Somewhat mirroring the economy in general, U.S. dairy prices appear to have bottomed and may be on their way back up. But also like the economy, the trend appears gradual with most gains not realized until later this year and into 2010.
The U.S. Department of Agriculture in its initial projections for 2010 forecast higher average prices paid to farmers for all classes of milk as well as for dry dairy products, cheese and butter compared with 2009. The projections were in the May 12 U.S.D.A. World Agricultural Supply and Demand Estimates with added detail in the May 21 Livestock, Dairy and Poultry Outlook.
"The prospect of high feed costs and low milk prices is expected to continue to pressure dairy herd contraction for the balance of 2009 and throughout 2010," the U.S.D.A. said in its latest Outlook.
The U.S. dairy herd is forecast to average 8,950,000 cows in 2010, down 2.5% from 9,178,000 head in 2009, which is expected to be down 1.5% from 2008. It would be the first two-year decrease in cow numbers since 2003 and 2004, and follows four consecutive years of increases prior to 2009. If realized, U.S. dairy cow numbers in 2010 would be under 9 million head for the first time based on U.S.D.A. records going back to 1924.
It should be noted that the decline in cow numbers over the past eight decades has been more than offset by an increase in milk output per cow, allowing total milk production to rise significantly during the period. In 1930 a U.S. dairy herd of 22,218,000 cows produced 100,158 million lbs of milk. In 2008 a herd of 9,315,000 produced 190,000 million lbs of milk. Output per cow in 1930 was 4,508 lbs a year compared with 20,396 lbs in 2008. Per cow output was expected to increase to 20,448 lbs in 2009 and rise to 20,870 lbs in 2010.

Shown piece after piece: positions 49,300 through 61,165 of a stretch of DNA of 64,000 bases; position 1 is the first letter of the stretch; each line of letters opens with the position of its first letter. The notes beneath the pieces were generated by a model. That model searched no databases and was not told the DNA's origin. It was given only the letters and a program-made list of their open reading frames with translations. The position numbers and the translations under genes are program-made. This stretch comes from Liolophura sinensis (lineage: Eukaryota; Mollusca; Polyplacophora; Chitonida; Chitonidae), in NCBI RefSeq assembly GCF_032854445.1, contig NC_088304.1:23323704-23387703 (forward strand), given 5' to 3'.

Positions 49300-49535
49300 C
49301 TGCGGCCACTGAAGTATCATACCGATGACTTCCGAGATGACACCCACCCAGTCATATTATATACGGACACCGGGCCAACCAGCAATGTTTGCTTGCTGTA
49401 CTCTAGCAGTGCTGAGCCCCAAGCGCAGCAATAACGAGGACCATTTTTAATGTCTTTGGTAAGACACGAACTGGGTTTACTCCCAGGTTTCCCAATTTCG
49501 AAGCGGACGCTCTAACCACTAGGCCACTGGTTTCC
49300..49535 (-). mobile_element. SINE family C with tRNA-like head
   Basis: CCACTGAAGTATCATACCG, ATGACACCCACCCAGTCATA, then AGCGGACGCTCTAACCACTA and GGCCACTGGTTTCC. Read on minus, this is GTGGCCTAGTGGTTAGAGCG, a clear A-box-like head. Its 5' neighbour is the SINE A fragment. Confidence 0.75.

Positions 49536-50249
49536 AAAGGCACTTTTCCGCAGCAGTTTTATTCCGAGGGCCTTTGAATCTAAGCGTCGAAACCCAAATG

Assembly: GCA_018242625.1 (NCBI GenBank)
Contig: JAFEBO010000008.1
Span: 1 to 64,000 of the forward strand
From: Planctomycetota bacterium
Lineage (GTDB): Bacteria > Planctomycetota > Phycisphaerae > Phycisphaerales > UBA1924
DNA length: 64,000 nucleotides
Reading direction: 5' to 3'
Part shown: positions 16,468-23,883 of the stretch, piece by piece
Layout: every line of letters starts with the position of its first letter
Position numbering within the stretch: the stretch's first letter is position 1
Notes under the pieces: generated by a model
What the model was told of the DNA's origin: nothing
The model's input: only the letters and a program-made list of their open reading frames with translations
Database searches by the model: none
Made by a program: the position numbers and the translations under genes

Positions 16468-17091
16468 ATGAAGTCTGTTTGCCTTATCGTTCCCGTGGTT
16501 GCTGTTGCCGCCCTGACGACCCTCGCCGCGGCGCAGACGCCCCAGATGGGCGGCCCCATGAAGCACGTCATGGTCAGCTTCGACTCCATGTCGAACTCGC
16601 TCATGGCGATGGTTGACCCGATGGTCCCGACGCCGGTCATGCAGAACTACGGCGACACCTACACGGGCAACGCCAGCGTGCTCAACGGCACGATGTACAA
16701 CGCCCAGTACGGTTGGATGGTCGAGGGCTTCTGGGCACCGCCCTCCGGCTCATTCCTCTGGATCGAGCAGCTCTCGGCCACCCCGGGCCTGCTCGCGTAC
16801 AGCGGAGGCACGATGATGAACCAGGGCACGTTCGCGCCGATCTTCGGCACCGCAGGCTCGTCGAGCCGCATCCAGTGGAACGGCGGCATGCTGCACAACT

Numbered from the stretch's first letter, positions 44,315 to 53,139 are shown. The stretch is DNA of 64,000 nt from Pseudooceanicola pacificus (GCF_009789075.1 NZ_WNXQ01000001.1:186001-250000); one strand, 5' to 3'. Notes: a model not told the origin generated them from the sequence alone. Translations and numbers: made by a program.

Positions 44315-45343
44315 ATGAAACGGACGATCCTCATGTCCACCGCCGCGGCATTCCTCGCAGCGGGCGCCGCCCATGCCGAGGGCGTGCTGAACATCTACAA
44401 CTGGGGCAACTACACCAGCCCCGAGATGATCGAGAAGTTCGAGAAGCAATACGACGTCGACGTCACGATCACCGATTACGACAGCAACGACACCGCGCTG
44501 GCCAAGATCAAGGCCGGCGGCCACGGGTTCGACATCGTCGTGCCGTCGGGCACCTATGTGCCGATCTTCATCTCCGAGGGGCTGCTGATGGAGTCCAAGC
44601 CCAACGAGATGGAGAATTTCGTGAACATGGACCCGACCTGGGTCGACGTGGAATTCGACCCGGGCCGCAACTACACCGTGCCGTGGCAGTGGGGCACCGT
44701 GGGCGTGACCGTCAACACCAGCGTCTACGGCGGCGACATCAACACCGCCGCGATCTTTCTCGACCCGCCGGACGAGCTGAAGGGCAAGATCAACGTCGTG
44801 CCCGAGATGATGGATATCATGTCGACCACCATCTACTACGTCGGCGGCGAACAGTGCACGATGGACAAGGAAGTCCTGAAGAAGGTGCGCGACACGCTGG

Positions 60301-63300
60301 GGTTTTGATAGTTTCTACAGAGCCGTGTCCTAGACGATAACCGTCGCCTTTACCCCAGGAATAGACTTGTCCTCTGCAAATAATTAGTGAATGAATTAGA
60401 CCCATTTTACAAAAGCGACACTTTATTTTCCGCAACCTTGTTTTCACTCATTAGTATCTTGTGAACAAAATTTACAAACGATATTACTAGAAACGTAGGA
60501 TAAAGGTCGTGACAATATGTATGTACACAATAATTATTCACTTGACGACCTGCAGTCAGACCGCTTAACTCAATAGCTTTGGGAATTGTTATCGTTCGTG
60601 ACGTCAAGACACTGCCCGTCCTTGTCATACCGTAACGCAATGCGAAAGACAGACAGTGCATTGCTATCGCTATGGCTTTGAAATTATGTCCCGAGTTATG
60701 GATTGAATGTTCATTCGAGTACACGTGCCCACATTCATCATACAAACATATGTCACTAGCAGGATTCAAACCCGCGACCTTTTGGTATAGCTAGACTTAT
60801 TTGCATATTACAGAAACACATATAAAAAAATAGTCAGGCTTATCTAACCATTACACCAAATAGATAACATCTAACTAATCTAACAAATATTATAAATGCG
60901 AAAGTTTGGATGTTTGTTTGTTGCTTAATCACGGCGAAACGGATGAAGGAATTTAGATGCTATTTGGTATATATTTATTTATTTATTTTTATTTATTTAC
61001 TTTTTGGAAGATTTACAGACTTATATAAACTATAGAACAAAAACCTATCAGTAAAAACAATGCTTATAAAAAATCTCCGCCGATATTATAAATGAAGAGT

Cooperatives Working Together (C.W.T.), a voluntary self-funded program that pays members to reduce herds, said in early May it tentatively had accepted bids to remove 102,898 cows, or the equivalent of 2 billion lbs of milk production capacity, in the first of a series of herd retirements over the next 12 months. It will be the single largest herd retirement in the six-year history of C.W.T.
"The bids selected ranged from farms with fewer than 50 cows to dairies with over 5,000, demonstrating
that farms of all sizes in all areas are facing a very difficult year in 2009," said Jerry Kozak, president and chief executive officer of the National Milk Producers Federation, which administers C.W.T.
Expected fewer dairy cows led to forecast lower milk production this year and next. The U.S.D.A. forecast 2009 milk production at 187.7 billion lbs, down 1.2% from 190 billion lbs in 2008. Production for 2010 was projected at 186.8 billion lbs, down about 0.5% from this year.
As a result of reduced milk supply and increasing domestic and export demand resulting from improving domestic and global economic conditions, the U.S.D.A. forecast prices for key dry dairy products, butter and cheese to improve in the second half of 2009 and into 2010.
Most dry product prices already are on the upswing. Prices for dry whey, lactose, 34% whey protein concentrate (W.P.C.) and buttermilk powder in late May were up from 20% to about 50% since the first of the year, according to the U.S.D.A. and Milling & Baking News, another publication owned by Sosland Publishing Co. Lows for dry whey, lactose and buttermilk were set in late January and for 34% W.P.C. in October 2008. Still, prices for the four dry products were 10% to 50% below year-ago values and 57% to 85% below peaks and record highs set in the second and third quarters of 2007.
The U.S.D.A. forecast dry whey prices to average in a range of 19½@22½c a lb in 2009 and 24@27c in 2010 compared with 25c in 2008. Nonfat dry milk prices were forecast to average 83@87c a lb this year and 97½@104½c next year compared with $1.23 in 2008. Butter prices were expected to range from $1.16½@1.24½ in 2009 and $firstname.lastname@example.org in 2010 compared with $1.44 last year. Cheddar cheese prices were forecast at $1.24½@1.29½ this year and $1.54½@1.64½ next, compared with $1.89½ last year.
This article can also be found in the digital edition of Dairy Business News, May 2009, starting on Page 12. Click